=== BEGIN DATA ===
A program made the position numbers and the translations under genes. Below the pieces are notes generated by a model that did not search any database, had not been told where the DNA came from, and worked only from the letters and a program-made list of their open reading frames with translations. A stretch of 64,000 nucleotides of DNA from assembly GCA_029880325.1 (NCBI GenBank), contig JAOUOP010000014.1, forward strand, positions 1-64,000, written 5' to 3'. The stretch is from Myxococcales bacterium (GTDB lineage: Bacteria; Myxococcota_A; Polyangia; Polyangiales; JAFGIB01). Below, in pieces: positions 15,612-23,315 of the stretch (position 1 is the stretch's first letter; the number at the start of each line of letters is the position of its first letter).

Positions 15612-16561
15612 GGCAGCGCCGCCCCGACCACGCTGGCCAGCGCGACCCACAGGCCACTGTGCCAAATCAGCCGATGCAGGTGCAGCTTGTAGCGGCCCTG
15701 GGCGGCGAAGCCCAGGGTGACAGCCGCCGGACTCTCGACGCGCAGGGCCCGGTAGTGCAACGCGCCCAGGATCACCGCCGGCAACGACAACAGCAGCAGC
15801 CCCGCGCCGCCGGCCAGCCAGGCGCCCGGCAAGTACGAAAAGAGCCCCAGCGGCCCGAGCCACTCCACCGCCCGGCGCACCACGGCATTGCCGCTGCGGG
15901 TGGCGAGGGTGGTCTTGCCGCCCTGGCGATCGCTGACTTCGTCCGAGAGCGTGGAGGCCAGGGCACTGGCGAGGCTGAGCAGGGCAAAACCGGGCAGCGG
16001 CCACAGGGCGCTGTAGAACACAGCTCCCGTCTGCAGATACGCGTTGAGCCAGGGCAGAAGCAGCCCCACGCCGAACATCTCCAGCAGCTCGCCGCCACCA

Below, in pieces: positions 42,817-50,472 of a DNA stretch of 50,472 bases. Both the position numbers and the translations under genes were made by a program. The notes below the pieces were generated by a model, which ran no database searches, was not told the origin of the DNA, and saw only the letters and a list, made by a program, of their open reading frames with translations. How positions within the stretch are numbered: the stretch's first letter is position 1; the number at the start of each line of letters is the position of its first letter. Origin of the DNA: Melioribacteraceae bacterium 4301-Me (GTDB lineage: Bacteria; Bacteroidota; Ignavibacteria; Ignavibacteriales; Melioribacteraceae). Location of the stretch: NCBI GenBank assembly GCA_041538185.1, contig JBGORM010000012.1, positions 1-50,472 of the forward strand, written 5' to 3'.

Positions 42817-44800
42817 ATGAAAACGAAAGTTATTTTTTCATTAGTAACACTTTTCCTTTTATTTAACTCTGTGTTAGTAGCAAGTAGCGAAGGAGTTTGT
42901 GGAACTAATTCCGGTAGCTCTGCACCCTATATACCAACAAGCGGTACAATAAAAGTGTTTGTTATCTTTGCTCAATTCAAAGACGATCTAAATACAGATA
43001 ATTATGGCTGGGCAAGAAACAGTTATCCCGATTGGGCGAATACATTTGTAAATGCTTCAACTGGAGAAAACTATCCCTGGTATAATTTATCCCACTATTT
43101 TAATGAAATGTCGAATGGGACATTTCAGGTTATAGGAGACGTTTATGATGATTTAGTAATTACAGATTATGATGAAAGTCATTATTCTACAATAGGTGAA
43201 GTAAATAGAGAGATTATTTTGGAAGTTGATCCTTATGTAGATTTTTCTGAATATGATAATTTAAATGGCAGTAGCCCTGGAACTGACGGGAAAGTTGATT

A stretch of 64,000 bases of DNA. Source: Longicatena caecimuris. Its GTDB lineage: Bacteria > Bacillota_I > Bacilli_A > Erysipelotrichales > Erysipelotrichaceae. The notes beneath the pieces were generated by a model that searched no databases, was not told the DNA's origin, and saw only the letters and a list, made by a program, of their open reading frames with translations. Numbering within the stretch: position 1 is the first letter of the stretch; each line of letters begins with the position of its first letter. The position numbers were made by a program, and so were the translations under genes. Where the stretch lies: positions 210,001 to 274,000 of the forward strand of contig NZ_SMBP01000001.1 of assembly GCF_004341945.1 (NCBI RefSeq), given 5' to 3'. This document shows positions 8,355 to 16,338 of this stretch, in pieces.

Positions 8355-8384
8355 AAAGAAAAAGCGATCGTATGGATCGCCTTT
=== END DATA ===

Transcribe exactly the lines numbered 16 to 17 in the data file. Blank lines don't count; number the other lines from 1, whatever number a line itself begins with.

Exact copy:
Positions 8355-8384
8355 AAAGAAAAAGCGATCGTATGGATCGCCTTT